Saturday, May 15, 2010

Proposed Luzerne County Charter- A New Set of Problems

The proposed charter for Luzerne County government was unveiled yesterday according Mark Guydish of the Times Leader. Kingston Mayor James Haggerty is chairman of the commission charged with looking to reform Luzerne County's form of governing. According to sources who spoke with SOP Haggerty has been crafting his own spin on the document that appears to fall short of its true goal.

“In my personal view the biggest problem in Luzerne County is that political authority and day-to-day operations are both in the hands of the same few people,” Haggerty said, referring to the current system of electing three commissioners who often negotiate contracts and then approve them.

The proposed system would have 11 part-time council members elected to jobs that pay $8,000 a year who would in turn set policy, pass ordinances and approve budgets.

But council would appoint a full-time manager to run the county, who in turn would appoint people to do jobs currently handled by elected row officers. The charter as written expressly bars council members from getting involved in hiring and firing of employees, or negotiating contracts.

Therein lies the problem. If the manager was elected like the process in Allegheny County that person would not have to answer to the council members. Appointing a manager will not eliminate any of the issues listed above. If the manager knows that his/her job is dependent on the majority vote of the council then the issue of undue pressure will be ever present.

Wilkes University Political Science Professor Tom Baldino – a member of the government study commission that drew up a home rule charter rejected by voters in 2003 – was skeptical about the hired manager proposal, rather than having an elected executive.

“I’m still not convinced this is going to work the way you all envision,” Baldino said, warning that, because the manager would be hired by the council, he would be “beholden to the council” and thus not always act independently.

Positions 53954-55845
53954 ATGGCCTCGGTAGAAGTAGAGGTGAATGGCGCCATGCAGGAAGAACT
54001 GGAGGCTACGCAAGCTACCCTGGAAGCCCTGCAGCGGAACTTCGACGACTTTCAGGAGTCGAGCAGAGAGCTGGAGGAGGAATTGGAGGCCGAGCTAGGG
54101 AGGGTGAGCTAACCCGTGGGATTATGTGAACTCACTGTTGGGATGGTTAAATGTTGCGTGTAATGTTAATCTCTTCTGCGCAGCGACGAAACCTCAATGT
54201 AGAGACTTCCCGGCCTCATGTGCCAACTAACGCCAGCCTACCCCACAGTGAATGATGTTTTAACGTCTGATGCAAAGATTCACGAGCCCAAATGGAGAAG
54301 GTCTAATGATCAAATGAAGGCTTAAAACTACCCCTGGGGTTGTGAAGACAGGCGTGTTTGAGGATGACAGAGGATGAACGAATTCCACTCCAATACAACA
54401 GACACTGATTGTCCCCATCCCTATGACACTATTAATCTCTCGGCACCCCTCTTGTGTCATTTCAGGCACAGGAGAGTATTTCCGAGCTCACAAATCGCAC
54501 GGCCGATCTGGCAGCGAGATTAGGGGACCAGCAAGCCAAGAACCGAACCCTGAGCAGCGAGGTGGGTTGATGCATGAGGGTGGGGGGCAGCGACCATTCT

In looking at his outline of the proposal there are some significant issues.

To that end, he said:

• Having 11 part-time council members dilutes the ability of anyone to influence county business and allows more people to participate in the process. It requires council members to build coalitions and find consensus, and potentially allow a minority to get a larger say if council is divided and they hold the deciding votes.

Mr. Haggerty must live in a vacuum. Every school district in the state blows that theory skie high, higher than the oil plum in the gulf.

• Having elections every two years, with five council members up for election one time and six the next time, means the public has more opportunity to elect new members if voters disagree with actions taken by the council.

That scenario mirrors congressional races. The office holder is constantly running for election and at $8,000.00 per year fundraising efforts will drown out the common person and their vote.

Hazleton City Council President Joe Yannuzzi argued that county council members should be elected by district to assure the Hazleton area of a voice. Haggerty countered that the current system requires election of a “minority commissioner,” leaving the county for decades with two Democrats and one Republican on the commission, and asked “What has that done for Republicans? Haggerty, you didn't acknowledge the problem, you deflected it with your answer. Your like the Democrats who keep complaining about George Bush. He is the past, he is gone. The Home Rule Charter proposal means the system you are talking about will also be the past. So what are you going to do in the present about representation for a significant part of the county that is always second fiddle?

One final commnent. You should add one more row office called Director of Records similar to Allegheny County. To place all the control into the hands of one person simply breeds a different type of corruption. Mandate digital conversion of all records that would be available online. The Director of Records would be required to plan and execute that task. The efficiency associated with such a move would outweigh the initial investment.

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